Nutrition & Physical Fitness Print or save as PDF

How is it defined?

Physical fitness is related to one’s ability to perform physical activity, which is defined as any movement of the body that results in energy being expended (Caspersen, Powell, & Christenson, 1985). Participation in physical activity is associated with many health benefits, including enhanced mental and physical health (Fedewa & Ahn, 2011). Similarly, a healthy diet plays a major role in a child’s physical and mental growth and development (Perez-Rodrigo & Aranceta, 2001).
The Learning Bar’s framework on physical health outcomes includes measures of nutrition, physical fitness, risky behaviours, and sexual health. Nutrition and physical fitness include measures of student diet, physical activity, and weight.

Why is it important?

  • Healthy eating and physical activity habits during the school years track into adulthood (Craigie, Lake, Kelly, Adamson, & Mathers, 2011).
  • There is an association between childhood obesity and poor academic performance (Wu, Chen, Yang, & Li, 2017).
  • Physical activity has a significant positive effect on students` academic achievement (Fedewa & Ahn, 2011).
  • Proper nourishment and a healthy breakfast contribute to student performance at school (Taras, 2005).

How do we measure it?

In OurSCHOOL, in both the primary and secondary school surveys, students are asked about the foods they ate the previous day and how much time they spend during a typical weekday doing both intense and moderate physical activities. The results are reported as “the percentage of students meeting Canada’s food guide”, “the percentage of students eating less than 5 sweet or fatty foods per day”, “the number of hours per day spent doing moderate physical activity”, and “the number of hours per day spent doing intense physical activity”.

Students are also asked to report their height and weight and, at the secondary level, how they would describe their weight (e.g., slightly underweight, about the right weight). Measures of overweight and obesity are calculated based on each child’s age, sex, and reported height and weight. The results are reported as “the percentage of children who are overweight or obese”.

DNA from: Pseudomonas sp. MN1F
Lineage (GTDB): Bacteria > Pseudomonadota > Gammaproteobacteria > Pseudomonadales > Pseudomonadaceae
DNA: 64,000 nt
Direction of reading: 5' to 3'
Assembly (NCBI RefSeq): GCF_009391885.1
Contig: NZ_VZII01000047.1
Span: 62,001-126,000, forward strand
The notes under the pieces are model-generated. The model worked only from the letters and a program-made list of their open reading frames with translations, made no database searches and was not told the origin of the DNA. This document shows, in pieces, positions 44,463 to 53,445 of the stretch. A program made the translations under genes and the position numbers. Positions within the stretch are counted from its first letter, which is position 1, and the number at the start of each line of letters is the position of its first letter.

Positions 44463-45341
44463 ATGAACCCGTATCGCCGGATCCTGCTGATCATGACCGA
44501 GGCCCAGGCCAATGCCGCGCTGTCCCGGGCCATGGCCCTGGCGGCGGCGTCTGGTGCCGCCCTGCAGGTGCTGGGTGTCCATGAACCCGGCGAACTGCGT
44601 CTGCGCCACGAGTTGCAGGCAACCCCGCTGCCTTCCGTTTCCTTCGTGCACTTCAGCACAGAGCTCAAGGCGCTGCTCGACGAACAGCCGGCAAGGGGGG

Caspersen, C. J., Powell, K. E., & Christenson, G. M. (1985). Physical activity, exercise, and physical fitness: Definitions and distinctions for health-related research. Public Health Reports, 100(2), 126-131.

Craigie, A. M., Lake, A. A., Kelly, S. A., Adamson, A. J., & Mathers, J. C. (2011). Tracking of obesity-related behaviours from childhood to adulthood: A systematic review. Maturitas, 70(3), 266-284.

Fedewa, A. L., & Ahn, S. (2011). The effects of physical activity and physical fitness on children's achievement and cognitive outcomes: A meta-analysis. Research Quarterly for Exercise and Sport, 82(3), 521-535.

Perez-Rodrigo, C., & Aranceta, J. (2001). School-based nutrition education: Lessons learned and new perspectives. Public Health Nutrition, 4(1A), 131-139.

Taras, H. (2005). Nutrition and student performance at school. Journal of School Health, 75(6), 199-213.

Wu, N., Chen, Y., Yang, J., & Li, F. (2017). Childhood obesity and academic performance: The role of working memory. Frontiers in Psychology, 8(611),

Article is closed for comments.